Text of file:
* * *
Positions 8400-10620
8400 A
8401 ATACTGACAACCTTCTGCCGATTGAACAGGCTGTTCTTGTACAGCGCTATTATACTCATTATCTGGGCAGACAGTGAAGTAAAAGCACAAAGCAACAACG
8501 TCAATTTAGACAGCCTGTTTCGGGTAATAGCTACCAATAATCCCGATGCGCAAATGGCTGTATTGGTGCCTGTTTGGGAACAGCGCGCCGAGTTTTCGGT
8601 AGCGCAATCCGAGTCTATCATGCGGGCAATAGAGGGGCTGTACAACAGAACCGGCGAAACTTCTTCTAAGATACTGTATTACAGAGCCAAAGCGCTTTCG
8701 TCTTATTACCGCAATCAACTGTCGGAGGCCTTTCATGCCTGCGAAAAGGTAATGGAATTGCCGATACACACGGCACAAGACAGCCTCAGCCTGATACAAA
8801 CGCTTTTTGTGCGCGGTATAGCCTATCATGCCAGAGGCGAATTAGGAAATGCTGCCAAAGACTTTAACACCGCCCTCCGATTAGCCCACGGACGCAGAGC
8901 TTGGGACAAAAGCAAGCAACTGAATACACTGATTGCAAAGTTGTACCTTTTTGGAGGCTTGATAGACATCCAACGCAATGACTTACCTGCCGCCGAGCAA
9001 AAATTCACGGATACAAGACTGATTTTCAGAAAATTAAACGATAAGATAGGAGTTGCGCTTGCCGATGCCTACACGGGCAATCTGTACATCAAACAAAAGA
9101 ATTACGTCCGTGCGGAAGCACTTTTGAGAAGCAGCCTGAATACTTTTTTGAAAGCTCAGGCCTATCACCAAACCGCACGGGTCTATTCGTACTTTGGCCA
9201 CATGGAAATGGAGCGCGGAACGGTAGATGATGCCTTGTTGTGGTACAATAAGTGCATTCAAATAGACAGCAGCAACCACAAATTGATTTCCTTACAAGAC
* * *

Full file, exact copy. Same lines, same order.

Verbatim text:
Positions 8400-10620
8400 A
8401 ATACTGACAACCTTCTGCCGATTGAACAGGCTGTTCTTGTACAGCGCTATTATACTCATTATCTGGGCAGACAGTGAAGTAAAAGCACAAAGCAACAACG
8501 TCAATTTAGACAGCCTGTTTCGGGTAATAGCTACCAATAATCCCGATGCGCAAATGGCTGTATTGGTGCCTGTTTGGGAACAGCGCGCCGAGTTTTCGGT
8601 AGCGCAATCCGAGTCTATCATGCGGGCAATAGAGGGGCTGTACAACAGAACCGGCGAAACTTCTTCTAAGATACTGTATTACAGAGCCAAAGCGCTTTCG
8701 TCTTATTACCGCAATCAACTGTCGGAGGCCTTTCATGCCTGCGAAAAGGTAATGGAATTGCCGATACACACGGCACAAGACAGCCTCAGCCTGATACAAA
8801 CGCTTTTTGTGCGCGGTATAGCCTATCATGCCAGAGGCGAATTAGGAAATGCTGCCAAAGACTTTAACACCGCCCTCCGATTAGCCCACGGACGCAGAGC
8901 TTGGGACAAAAGCAAGCAACTGAATACACTGATTGCAAAGTTGTACCTTTTTGGAGGCTTGATAGACATCCAACGCAATGACTTACCTGCCGCCGAGCAA
9001 AAATTCACGGATACAAGACTGATTTTCAGAAAATTAAACGATAAGATAGGAGTTGCGCTTGCCGATGCCTACACGGGCAATCTGTACATCAAACAAAAGA
9101 ATTACGTCCGTGCGGAAGCACTTTTGAGAAGCAGCCTGAATACTTTTTTGAAAGCTCAGGCCTATCACCAAACCGCACGGGTCTATTCGTACTTTGGCCA
9201 CATGGAAATGGAGCGCGGAACGGTAGATGATGCCTTGTTGTGGTACAATAAGTGCATTCAAATAGACAGCAGCAACCACAAATTGATTTCCTTACAAGAC